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John E. Pytte Oct. 19, 2016

moneyTo understand a secured credit card, let’s start with the basics of all credit cards. That piece of plastic represents an account the offers small loans, anytime you need to pay for something. Need a pizza? You can pay cash out of what you have in the bank OR borrow twenty dollars from your credit card account for that.

When you swipe or insert, the credit card company pays the pizza purveyor and effectively issues you a pizza loan. If the credit card balance is paid in full on or before the due date, there is no interest on your borrowing and the card acts like a “purchase consolidator,” or a way to add up all your purchases and defer paying for them until later.

If you choose to NOT pay off the balance of all your purchases made in a given month, the card issuer begins to charge interest on the amount that wasn’t paid off. This is where the trouble starts- when you see a “minimum payment due” that is a tiny fraction of what you actually owe, it’s all too tempting to skip paying the entire amount and go for the fraction.

Who Can Borrow?

Since credit card purchases are loans, the next thing to understand is the two conflicting motivations of issuers.

The motivation that encourages issuers to loan money is the hope of profits through fees and interest. This motivation pushes issuers to approve cards more freely than might be appropriate.

The motivation that discourages issuers from loaning money is the fear of loss. After all, there is no guarantee that you will ever pay for that pepperoni pie. This situation is not as risky as it sounds because credit card issuers have a couple of goons to get you to pay up. One of these enforcers is the credit bureau system.

Risk Measurement by Credit Bureaus

By tracking the behavior of customers, issuers have excellent knowledge of how likely it is that they will get paid. Millions of customers are tracked and surprisingly accurate mathematical models are constructed. Some customers will unexpectedly lack the ability to pay, often due to misfortune like job loss or medical emergencies. Other customers will do better than expected and kill off their debt as soon as possible. While each individual may not be completely predictable, the group (made up of millions of customers) is very predictable.

This system works by tracking past behavior, which means that there are two types of customers that cause the most concern for issuers; 1) individuals who have a history of poor payment performance, 2) individuals who have no history at all of any repayment of debt, even for a utility or mobile phone bill.

Card issuers- usually banks- are so certain that there will be times they can charge you interest on a credit balance that they offer cash back, airline miles and other rewards. It’s a volume business and competition for your money is fierce.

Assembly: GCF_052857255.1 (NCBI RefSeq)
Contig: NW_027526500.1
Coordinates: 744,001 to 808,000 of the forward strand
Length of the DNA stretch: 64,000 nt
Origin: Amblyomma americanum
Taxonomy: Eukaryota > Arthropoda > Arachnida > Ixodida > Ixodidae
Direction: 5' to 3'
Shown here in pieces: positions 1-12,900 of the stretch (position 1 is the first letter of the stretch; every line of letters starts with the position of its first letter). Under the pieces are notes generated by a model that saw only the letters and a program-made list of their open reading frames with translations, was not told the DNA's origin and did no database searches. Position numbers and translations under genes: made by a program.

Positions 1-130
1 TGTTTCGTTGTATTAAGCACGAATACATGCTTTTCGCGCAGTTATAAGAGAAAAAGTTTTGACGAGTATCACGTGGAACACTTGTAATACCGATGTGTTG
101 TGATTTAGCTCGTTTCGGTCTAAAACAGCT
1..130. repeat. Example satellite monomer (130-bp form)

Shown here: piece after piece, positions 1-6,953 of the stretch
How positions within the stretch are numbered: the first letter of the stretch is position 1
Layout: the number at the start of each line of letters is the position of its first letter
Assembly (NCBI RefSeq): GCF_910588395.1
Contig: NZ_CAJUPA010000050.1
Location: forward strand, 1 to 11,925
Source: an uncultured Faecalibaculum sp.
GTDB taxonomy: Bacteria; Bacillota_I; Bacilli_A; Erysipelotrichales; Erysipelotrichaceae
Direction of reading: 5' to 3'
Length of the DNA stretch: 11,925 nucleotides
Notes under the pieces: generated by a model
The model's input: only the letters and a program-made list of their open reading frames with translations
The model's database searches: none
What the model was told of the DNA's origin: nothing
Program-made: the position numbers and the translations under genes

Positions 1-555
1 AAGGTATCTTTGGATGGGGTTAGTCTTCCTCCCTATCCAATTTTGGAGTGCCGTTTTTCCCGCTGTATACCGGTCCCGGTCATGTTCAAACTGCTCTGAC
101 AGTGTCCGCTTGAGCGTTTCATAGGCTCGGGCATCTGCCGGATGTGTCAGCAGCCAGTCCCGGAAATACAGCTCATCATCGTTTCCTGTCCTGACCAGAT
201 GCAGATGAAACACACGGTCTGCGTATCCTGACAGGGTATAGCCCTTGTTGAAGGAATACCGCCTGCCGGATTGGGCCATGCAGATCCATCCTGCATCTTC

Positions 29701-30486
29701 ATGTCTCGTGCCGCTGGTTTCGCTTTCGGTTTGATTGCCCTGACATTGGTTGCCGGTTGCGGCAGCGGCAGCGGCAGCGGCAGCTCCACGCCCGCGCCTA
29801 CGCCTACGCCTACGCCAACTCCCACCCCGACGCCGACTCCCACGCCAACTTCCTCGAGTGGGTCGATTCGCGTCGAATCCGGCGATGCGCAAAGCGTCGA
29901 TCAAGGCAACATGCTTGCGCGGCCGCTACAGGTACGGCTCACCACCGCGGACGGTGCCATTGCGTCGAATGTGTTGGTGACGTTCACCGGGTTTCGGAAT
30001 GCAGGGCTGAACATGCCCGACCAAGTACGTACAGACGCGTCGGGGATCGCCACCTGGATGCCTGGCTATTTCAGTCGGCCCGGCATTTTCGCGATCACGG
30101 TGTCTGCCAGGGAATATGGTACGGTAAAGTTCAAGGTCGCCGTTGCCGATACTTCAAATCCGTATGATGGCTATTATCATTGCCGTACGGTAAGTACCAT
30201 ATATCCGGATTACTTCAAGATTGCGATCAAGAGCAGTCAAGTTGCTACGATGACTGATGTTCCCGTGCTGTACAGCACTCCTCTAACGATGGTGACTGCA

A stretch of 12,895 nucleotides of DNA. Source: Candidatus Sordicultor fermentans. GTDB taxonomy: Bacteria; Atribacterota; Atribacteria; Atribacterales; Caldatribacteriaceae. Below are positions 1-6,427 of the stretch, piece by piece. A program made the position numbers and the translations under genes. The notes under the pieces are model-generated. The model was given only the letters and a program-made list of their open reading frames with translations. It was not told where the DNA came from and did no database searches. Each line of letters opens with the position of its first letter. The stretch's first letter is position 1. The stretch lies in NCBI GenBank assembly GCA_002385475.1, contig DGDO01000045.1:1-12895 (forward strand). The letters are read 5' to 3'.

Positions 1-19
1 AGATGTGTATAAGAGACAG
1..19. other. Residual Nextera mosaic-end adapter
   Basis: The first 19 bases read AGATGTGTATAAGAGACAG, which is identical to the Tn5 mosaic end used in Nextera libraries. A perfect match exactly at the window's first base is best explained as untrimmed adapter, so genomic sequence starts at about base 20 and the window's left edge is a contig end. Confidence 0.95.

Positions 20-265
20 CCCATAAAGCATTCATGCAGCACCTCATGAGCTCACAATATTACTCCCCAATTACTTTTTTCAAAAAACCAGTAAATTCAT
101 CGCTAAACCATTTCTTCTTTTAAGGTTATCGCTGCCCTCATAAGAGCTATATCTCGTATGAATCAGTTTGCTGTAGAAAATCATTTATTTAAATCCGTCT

Secured Credit

For customers that have bad repayment history or no history, credit card issuers may offer credit if they can control risk. This is done by securing the charged amount through a linked savings account. Credit card issuers still want to make money, even if it’s only a little!

If the credit customer wants a $1000 credit limit, meaning that they can’t borrow more than that, then $1000 must be deposited into the savings account, which is held to guarantee against loss.

Sounds like Borrowing My Own Money?

Honestly, it is. But it may still make sense

A secured credit card functions like any other credit card. It is reported to the credit bureaus – both good news and bad news – like any other credit card. This allows the customer to establish a history of successfully managing credit. Paying bills on time and using only a reasonable percentage of the credit limit (instead of maxing out all their cards) are the two most important habits.

If good habits continue, the credit bureau rating (FICO score) will continue to rise. After some time, FICO will rise to the point that the customer is no longer a high risk and no longer needs secured credit.

A Temporary Measure

The purpose of a secured credit card is to improve credit to the point where the customer can move to a conventional credit card. Because of this, there are two important factors to consider when selecting a card.

1. Is it easy to convert to a conventional credit card with the issuer?

2. Are the fees low?

Secured credit cards are typically bare-bones offerings. No points. No exclusive events. No perks of any kind. That’s fine. The purpose is credit rehabilitation. If a secured credit account is treated responsibly, it can be a step towards a better financial position.